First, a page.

Expect the unexpected when it comes to disasters
You can never spend too much time or effort preparing for the unforeseen. Take summer as an example – WA was at times been declared a natural disaster zone due to unseasonal rain and devastating floods as well as bushfires.
Both cause damage to critical infrastructure, with roads and bridges washed away or burnt out.
In 2017, a damage bill for the table grape industry alone was estimated at between $10-$15 million after unseasonal weather wreaked havoc on the industry in the Swan Valley.
Every business – large or small – can experience a disruption that can prevent it from continuing normal business operations.
This can happen at any time. Although emergencies like earthquakes, floods and bushfires are front of mind when someone recalls a disaster, they’re not the only things that can cripple your operation.
Influenza outbreaks can have a disastrous impact on staff numbers and even computer viruses can shut down entire IT systems, so modern businesses must be prepared to tackle any disruptive events effectively.
Even organisations not directly impacted by a natural disaster or emergency can suffer significant disruption to their operations.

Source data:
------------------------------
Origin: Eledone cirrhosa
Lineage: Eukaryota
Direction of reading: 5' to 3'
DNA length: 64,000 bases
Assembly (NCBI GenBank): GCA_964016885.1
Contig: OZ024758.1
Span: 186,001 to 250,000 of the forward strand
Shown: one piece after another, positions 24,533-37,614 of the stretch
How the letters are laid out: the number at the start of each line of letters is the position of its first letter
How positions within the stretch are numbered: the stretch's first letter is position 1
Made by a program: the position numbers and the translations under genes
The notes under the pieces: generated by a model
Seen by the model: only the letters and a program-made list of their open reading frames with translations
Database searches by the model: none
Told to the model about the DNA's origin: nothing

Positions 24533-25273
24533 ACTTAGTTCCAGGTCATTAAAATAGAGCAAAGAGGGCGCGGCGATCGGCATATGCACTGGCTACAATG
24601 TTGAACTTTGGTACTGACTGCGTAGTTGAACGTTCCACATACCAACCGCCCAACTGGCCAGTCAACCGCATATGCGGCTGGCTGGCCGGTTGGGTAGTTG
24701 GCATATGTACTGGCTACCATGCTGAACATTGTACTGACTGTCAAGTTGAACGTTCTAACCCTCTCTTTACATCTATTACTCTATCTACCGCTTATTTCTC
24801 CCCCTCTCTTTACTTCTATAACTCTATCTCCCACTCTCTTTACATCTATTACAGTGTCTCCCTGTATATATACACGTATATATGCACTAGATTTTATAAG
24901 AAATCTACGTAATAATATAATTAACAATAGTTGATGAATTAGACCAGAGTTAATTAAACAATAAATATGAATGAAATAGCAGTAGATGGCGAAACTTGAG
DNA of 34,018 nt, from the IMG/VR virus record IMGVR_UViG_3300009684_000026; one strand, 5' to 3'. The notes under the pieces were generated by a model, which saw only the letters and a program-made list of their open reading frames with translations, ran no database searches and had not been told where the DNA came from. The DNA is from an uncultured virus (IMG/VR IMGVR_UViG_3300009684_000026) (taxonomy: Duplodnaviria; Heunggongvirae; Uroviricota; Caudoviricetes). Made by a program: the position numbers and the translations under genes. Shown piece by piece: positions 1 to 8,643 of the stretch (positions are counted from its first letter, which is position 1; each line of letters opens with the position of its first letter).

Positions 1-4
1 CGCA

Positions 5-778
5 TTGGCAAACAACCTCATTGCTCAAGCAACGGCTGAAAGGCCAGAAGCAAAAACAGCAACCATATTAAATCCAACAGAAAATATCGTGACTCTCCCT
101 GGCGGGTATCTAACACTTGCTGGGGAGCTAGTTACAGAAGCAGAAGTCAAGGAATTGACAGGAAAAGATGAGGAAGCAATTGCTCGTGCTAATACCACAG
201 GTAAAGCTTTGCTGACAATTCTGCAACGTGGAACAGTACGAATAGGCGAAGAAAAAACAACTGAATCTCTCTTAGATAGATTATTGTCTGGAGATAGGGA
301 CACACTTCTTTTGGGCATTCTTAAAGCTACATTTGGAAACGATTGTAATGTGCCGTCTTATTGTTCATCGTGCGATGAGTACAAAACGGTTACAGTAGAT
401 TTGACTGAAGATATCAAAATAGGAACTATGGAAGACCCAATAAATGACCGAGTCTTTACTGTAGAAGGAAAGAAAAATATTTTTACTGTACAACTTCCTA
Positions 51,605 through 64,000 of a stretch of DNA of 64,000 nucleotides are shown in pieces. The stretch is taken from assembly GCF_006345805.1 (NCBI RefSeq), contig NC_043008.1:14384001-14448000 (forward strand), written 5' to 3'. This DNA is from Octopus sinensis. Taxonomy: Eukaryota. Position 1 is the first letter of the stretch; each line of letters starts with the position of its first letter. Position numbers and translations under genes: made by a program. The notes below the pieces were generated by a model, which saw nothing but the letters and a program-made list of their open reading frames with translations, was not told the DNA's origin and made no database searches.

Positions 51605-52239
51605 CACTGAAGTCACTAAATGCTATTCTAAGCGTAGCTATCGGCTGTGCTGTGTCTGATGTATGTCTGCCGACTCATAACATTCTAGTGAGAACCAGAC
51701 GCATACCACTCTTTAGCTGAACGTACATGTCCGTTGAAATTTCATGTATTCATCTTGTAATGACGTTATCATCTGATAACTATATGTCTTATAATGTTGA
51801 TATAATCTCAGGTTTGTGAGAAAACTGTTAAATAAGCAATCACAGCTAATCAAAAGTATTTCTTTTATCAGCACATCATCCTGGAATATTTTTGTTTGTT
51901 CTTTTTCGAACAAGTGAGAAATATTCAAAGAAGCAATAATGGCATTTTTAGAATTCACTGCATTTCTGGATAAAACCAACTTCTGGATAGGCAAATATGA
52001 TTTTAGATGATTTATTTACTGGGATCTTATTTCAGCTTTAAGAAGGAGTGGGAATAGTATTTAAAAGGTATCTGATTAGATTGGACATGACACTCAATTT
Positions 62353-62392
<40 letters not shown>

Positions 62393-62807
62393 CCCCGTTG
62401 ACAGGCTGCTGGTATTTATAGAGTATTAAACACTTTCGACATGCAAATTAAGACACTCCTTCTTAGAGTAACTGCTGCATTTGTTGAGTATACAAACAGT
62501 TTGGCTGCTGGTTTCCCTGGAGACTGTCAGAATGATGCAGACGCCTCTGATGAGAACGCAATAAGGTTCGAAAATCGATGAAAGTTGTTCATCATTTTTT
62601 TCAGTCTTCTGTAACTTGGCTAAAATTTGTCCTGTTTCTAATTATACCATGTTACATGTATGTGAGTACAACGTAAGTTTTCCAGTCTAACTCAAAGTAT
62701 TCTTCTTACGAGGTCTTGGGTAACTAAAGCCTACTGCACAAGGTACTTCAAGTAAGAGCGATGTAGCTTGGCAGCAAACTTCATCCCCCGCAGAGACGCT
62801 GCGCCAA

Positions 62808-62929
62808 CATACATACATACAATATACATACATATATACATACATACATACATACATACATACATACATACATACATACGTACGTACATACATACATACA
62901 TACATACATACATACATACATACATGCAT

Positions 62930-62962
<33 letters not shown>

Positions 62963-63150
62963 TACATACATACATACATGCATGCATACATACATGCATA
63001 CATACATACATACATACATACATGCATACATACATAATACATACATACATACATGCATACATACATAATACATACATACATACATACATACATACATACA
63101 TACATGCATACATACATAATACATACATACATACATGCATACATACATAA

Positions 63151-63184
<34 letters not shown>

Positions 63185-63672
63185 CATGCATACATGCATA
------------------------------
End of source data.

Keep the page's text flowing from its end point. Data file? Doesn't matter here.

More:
This can result in financial hardship due to collateral effects such as continuity of supply chain, or retraction of a customer base or pool.
With typically long intervals between events, it’s easy to understand why businesses are complacent about preparing for emergencies, especially as crisis management is often unfunded and not part of the core business.
CCIWA is helping businesses be better prepared for disruptive events with the new Business Continuity and Disaster Recovery Workbook produced with the support of the Office of Emergency Management under the All West Australians Reducing Emergencies (AWARE) grant program.
The workbook walks businesses through a step-by-step process for developing a business continuity plan and covers principles that can be applied to any disruptive event.
In a 2016 survey of its members, CCIWA found 61 per cent of respondents didn’t have any staff trained in critical incident management, while 66 per cent had not determined in how many days or weeks without a regular stream of income they would go out of business.
When asked why they had not created a business continuity plan, almost 39 per cent said it was “common sense”, 33 per cent said they were “too busy doing their normal work to create one” and 28 per cent said they would “rely on their insurance”.
Members also shared their own business disruption experiences, from power outages to fires, cyber-attacks and even an earthquake.
If you don’t have a business continuity plan? We’ve made it easy to safeguard your business — you can download the free disaster recovery workbook.